CHPC’s newly-launched petascale machine, Lengau (seTswana for Cheetah), received international recognition this week by being placed 121st on the computing Top 500 List at the International Supercomputing Conference in Frankfurt, Germany. Lengau was recently officially unveiled in Cape Town.
The Top 500 List lists computers ranked by their performance on the LINPACK benchmark (The LINPACK Benchmarks measure a system’s floating point computing power. Introduced by Jack Dongarra, they measure how fast a computer solves a dense n by n system of linear equations, which is a common task in science and engineering).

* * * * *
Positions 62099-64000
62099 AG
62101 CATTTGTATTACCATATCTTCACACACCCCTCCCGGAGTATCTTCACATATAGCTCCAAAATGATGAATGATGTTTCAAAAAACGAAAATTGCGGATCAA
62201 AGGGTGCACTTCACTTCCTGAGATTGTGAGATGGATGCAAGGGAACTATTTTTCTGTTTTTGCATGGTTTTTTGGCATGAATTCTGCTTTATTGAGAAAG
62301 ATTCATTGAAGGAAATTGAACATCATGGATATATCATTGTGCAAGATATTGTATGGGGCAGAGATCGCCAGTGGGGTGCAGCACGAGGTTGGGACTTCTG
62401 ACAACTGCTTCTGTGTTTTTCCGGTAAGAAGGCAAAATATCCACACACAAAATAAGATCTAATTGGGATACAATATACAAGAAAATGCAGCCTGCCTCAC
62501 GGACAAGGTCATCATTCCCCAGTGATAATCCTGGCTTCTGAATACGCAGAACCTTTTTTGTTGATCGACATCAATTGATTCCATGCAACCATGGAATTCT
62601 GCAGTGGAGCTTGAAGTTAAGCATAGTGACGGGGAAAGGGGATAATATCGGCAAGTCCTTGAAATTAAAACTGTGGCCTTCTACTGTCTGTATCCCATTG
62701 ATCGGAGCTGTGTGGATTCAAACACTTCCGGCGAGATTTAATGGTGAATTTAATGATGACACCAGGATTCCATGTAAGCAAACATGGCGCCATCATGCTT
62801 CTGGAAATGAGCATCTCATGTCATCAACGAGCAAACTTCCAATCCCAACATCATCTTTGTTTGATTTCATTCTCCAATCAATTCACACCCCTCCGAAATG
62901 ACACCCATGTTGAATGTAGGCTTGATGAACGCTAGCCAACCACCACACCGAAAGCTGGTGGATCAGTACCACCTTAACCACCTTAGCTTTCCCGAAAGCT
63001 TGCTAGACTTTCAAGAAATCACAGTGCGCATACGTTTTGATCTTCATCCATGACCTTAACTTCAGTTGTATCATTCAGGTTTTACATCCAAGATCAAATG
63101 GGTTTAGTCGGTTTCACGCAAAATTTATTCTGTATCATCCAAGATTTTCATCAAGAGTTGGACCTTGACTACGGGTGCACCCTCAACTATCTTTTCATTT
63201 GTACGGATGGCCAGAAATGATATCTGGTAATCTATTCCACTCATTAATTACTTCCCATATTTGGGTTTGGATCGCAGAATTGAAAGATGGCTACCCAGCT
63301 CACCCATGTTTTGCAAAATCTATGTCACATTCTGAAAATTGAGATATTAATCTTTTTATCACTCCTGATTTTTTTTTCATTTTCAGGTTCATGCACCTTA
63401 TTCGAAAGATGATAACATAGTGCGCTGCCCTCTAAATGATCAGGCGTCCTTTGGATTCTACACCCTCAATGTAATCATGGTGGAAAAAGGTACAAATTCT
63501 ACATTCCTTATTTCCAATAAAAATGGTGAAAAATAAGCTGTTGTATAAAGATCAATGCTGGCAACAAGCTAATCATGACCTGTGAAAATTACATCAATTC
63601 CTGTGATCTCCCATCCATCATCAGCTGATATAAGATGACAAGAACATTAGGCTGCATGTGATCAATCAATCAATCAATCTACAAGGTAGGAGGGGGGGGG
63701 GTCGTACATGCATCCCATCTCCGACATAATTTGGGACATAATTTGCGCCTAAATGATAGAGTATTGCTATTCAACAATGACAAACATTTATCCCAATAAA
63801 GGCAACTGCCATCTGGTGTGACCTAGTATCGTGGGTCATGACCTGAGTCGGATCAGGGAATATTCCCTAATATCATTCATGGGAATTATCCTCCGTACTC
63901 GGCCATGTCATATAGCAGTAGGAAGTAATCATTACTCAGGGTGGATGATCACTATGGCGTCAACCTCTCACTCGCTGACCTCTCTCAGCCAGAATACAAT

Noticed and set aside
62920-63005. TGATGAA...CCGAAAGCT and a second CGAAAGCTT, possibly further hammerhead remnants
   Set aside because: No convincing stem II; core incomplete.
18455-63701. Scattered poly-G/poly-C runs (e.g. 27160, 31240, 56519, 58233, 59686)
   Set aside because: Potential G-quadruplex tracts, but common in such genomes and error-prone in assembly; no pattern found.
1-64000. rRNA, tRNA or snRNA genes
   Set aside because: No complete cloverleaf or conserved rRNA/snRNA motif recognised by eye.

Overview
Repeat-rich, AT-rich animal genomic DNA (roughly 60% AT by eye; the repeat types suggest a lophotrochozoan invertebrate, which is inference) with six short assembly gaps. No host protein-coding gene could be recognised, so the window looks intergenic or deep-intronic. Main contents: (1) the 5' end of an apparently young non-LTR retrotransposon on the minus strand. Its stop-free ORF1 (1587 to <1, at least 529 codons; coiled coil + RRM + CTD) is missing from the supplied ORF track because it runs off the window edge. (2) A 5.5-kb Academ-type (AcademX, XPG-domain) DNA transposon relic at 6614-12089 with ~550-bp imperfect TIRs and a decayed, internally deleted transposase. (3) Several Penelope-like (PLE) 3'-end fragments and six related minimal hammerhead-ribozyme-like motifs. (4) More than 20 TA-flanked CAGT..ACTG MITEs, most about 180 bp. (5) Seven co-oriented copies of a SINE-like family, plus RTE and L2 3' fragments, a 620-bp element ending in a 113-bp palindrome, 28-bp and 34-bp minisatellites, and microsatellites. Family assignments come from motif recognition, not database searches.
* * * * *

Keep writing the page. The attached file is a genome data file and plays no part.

With over 24 000 cores, the machine is the fastest computer on the African continent owing to its speed of roughly one petaflop (1000 teraflops) which is 15 times faster than the previous system named Tsessebe (seTswana for Antelope). South Africa last entered the Top500 List following an upgrade of Tsessebe in 2013 and featured at position 311. Tsessebe ran at 64.44 teraflops.
Lengau puts the country in the company of leading supercomputing nations. It is the only system in Africa featuring on the TOP500 and it is the second fastest supercomputer in the southern hemisphere, a demonstration of South Africa’s commitment to ensuring world-class services to its research community and industry.
“This prestigious international accolade demonstrates that Africa’s first petascale supercomputer is ready to accelerate applications that run on it, a boost for Africa’s research and industrial competitiveness,” said Dr Happy Sithole, Director: CHPC.